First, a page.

Neehaar Gandhi

Two migrant workers awaiting workers’ compensation from their boss-landlord must pack their bags by the end of the month, according to a Tuesday ruling from the Connecticut Superior Court. The decision came after an earlier attempt to evict the workers in January was blocked by the same judge. 

Edgar Becerra and Josue Mauricio Arana, migrant workers from Guatemala, allege that the eviction is retaliation for workers’ compensation claims the two filed against their employer, MDF Painting & Power Washing, last year after they suffered incapacitating workplace injuries. Mark DeFrancesco, the founder of MDF and co-owner of the building where Becerra and Arana have been living since July — 200 Peck St. —— disputes their claims. The Hartford, MDF’s insurer, is challenging the workers’ compensation claims.  

On his second attempt, DeFrancesco sent Becerra and Arana an eviction notice on the legal grounds of “right or privilege terminated,” an approach suggested by Judge Walter Spader in his rejection of the first eviction. Spader ruled that the workers will be given until April 30 to vacate the residence, 12 days short of the original May 12 date proposed by DeFrancesco’s attorney. The proposed date was meant to accommodate Becerra’s May 8 workers’ compensation hearing. 

Becerra said that Spader’s decision to choose an earlier eviction date was “humiliating” and “immoral.”

“I suffered a lot on [Tuesday] afternoon and I just wanted to lock myself up in my room,” Becerra told the News in Spanish. “I’m very sad, I’m not going to deny it. Sad and disappointed with what I have experienced so far on North American soil.”

In October, Becerra filed for a workers’ compensation claim after workplace falls from a 32-foot ladder and a two-story window left him with lower spine injuries. He claims that MDF did not provide workers with safety training or equipment and subjected workers to inhuman living and working conditions

On March 12, the federal Occupational Safety and Health Administration penalized MDF for failing to log work-related injuries or illnesses for the past five years and for failing to record a workplace injury on or around Sept. 12, the same date Becerra said he fell from the two-story window. OSHA originally imposed a $1,452 fine on MDF and reduced it to $750 in an informal settlement. 

The OSHA inspection remains open, and John Lugo, the community organizing director of Unidad Latina en Acción, an advocacy group for immigrant workers also called ULA, said that larger fines could be levied against MDF as long as the investigation remains open. Members of ULA staged a rally in support of Becerra and Arana outside the Superior Court before the trial on Tuesday. 

Joshua Brown, DeFrancesco’s legal representative in Tuesday’s trial, did not respond to requests for comment. 

“The court refused to hold [DeFrancesco] accountable for his actions,” Tyrese Ford, Becerra’s housing court attorney, said. “I think [DeFrancesco] wanted [Becerra] to simply go away and go back to Guatemala and avoid paying him for being injured on the job, and I think that’s exactly what he achieved. This decision essentially enabled bad behavior and an incredible injustice has occurred.”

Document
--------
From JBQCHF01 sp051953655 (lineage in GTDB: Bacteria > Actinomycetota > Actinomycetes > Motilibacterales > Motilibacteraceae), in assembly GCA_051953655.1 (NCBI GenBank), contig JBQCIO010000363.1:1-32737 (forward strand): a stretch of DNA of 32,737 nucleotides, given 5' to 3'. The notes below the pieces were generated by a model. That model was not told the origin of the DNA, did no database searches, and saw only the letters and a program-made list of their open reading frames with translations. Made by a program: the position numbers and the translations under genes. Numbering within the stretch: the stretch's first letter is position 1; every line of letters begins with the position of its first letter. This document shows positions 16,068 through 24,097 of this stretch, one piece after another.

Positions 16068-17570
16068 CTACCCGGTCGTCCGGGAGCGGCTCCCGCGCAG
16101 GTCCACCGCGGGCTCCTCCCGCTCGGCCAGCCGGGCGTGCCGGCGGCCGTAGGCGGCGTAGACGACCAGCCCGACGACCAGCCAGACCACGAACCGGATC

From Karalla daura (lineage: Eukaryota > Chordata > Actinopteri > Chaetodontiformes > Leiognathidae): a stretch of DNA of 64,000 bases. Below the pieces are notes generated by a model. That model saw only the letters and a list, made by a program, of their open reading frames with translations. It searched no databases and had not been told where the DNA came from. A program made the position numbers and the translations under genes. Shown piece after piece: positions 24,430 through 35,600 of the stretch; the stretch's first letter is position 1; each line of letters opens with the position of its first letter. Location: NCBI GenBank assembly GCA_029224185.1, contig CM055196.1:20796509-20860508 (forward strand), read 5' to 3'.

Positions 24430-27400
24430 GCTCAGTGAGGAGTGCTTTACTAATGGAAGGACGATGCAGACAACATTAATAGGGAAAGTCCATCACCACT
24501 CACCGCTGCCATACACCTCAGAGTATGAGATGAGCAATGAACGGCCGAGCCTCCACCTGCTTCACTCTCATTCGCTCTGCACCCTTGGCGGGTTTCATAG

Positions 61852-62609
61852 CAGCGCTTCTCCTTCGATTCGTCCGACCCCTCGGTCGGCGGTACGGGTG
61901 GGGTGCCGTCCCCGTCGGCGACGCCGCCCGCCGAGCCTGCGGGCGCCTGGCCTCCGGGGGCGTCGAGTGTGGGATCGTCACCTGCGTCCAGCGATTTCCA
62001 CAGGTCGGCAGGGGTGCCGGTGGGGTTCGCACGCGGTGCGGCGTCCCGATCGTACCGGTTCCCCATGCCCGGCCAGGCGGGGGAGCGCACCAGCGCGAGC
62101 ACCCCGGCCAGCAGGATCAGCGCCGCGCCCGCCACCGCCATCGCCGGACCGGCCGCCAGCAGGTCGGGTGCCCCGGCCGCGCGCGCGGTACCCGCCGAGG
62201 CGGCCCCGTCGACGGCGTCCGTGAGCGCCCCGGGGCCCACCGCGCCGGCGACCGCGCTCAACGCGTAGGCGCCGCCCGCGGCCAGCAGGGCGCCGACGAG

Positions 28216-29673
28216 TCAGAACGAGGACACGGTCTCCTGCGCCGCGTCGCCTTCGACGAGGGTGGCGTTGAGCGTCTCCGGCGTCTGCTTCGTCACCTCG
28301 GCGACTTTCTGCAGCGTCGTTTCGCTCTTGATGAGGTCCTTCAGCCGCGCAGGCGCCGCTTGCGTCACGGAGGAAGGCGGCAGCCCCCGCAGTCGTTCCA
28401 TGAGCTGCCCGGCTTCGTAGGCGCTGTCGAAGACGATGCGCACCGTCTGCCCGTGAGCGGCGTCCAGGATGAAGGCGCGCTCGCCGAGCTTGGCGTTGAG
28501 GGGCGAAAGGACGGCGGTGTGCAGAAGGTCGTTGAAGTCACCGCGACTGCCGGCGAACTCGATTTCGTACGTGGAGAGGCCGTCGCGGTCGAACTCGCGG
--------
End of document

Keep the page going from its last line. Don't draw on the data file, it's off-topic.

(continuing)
The first eviction claim rested on the fact that Becerra and Arana had not paid for rent since October, violating their oral lease. Spader ruled that MDF had not proven the existence and terms of a week-to-week oral lease, allowing the workers to stay at 200 Peck St. 

However, Spader, in his February decision, noted that MDF could file another eviction claim under “right or privilege terminated,” the legal grounds for which Spader approved the eviction on Tuesday. 

“In the prior action, this Court found that there was no agreement between the parties and ruled for the Defendants,” Spader said in his oral decision. “There has been nothing since the prior action that has re-established the Defendants’ right to occupy the premises.” 

Ford unsuccessfully argued that the eviction was invalid because it was retaliatory. He said that DeFrancesco evicted Becerra and Arana after the two called the New Haven Police Department when they were allegedly locked out of the residence in October. Becerra told the News in February that the two were forced to sleep outside the house for two nights and had not yet received the formal eviction notice. 

During the trial, property manager Johnny Armijos said that even though he changed the house’s codes, there were two unlocked doors to the house and he shared the code with both Becerra and Arana. Armijos’ testimony was not presented in the first trial, though Becerra later disputed the property manager’s claim, according to the New Haven Independent.  

Spader ruled that Ford had failed to prove retaliation occurred. 

Inside the housing court, tensions were palpable between the two parties. During Becerra’s testimony, Lisa Hollingsworth, DeFrancesco’s sister and an MDF administrator, frequently shook her head and mouthed words as several members of ULA sat in the audience. Becerra paused his testimony to ask the judge, with the help of an interpreter, to tell Brown and DeFrancesco to show him “more respect” with their facial expressions. 

Ford said depending on fundraising efforts, he was considering appealing the Superior Court’s decision. 

As one of DeFrancesco and Becerra’s legal disputes nears its end, MDF has submitted another job order to the Department of Labor for “painting helpers” for the coming months, according to the New Haven Independent

MDF offices are located at 100 N Branford Rd. in Branford, Connecticut, where ULA has led several protests in recent months. 

Laura Ospina covers Yale-New Haven relations and the Latine community for the City desk. Originally from North Carolina's Research Triangle, she is a sophomore in Branford College majoring in Political Science.